Carmen Tafolla

Eileen Pace / TPR News

Carmen Tafolla, San Antonio's first poet laureate, will hand off her duties to her successor when his or her identity is announced today, April 1. 

Over the weekend Tafolla starred in a stellar compilation of poems that, together, tell the story of San Antonio's rich culture -- from Latino humor to gospel music and everything in between.   

"San Antonio, Mi Pueblo," a play of locally-themed performance poetry and original music, played to a packed house at Guadalupe Theater Saturday night. 

Chris Eudaily / TPR News

Carmen Tafolla, San Antonio’s first poet laureate, is nearing the end of her time in the position, and as I found from talking to her, there’s no rest for the weary.

“Right now I’m still working away, scripting on a fantastic performance piece that is actually the last of the poet laureate signature series, and it’s March 29,” Tafolla said.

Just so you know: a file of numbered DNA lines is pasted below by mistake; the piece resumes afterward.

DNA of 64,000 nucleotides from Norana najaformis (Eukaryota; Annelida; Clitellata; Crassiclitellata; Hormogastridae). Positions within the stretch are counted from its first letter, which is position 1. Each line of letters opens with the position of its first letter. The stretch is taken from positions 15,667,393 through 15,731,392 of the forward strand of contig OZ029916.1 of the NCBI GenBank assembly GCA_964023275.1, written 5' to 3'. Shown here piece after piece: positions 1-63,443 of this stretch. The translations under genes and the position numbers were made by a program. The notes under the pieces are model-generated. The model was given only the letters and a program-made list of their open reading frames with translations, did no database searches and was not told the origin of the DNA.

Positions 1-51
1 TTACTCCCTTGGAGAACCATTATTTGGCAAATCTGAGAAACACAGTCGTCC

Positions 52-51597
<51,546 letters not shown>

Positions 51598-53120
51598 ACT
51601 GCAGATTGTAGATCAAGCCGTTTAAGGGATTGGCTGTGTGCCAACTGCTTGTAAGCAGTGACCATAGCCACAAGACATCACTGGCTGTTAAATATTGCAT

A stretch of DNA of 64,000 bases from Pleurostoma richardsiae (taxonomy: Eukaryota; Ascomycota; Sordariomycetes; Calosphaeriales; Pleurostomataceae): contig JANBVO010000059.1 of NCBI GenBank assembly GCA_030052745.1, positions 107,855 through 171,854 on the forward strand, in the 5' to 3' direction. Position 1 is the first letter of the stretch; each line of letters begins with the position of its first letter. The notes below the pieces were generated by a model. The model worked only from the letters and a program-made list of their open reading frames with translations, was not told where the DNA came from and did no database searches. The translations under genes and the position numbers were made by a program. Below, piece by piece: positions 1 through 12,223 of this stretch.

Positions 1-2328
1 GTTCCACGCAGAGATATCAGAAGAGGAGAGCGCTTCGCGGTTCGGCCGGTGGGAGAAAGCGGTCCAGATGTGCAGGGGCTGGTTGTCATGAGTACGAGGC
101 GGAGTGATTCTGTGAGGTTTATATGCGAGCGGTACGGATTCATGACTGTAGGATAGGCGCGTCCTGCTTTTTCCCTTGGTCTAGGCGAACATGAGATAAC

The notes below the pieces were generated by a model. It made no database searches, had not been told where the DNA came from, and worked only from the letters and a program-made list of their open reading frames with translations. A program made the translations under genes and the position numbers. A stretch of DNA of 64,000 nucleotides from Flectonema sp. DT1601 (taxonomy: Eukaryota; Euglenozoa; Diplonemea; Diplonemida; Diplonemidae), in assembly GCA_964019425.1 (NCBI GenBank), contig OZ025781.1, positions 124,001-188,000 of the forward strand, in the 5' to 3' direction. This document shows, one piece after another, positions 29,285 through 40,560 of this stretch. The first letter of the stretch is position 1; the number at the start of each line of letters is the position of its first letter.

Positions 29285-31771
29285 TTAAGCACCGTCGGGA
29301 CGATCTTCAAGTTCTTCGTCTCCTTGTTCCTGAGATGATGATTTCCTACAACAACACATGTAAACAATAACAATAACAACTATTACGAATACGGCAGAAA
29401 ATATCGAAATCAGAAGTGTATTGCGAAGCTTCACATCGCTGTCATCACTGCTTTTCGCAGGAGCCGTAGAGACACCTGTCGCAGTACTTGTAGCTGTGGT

She will be joined onstage at the event by several other San Antonio poets and musicians.

Chris Eudaily / TPR News

The city of San Antonio is looking for its top wordsmith. The pay isn’t great, but according to Dr. Carmen Tafolla, the gig is.

"It is a wonderful, wonderful experience," said Tafolla, San Antonio's current poet laureate whose reign is nearing the end. She said she thinks highly of the city that allowed her the honor to represent it.

"We are very, very fortunate to be in a city that recognizes the power of poetry, the power of words, and its ownership by the community," Tafolla said.

Ryan Loyd / TPR News

In the first segment:

U.S. Congressman Lloyd Doggett joins us to talk about Affordable Care implementation and his views on intervention in Syria.

In the second segment:

Chris Eudaily / TPR News

San Antonio’s poet laureate is on her way this week to Bordeaux, France, to perform at the International Conference on Interlanguage.

Dr. Carmen Tafolla’s poetry has been heard in countries all over the world, but she said she was invited to the linguistic conference based on her mastery of code-switching. She says this is the natural progression of language, and it happens all the time: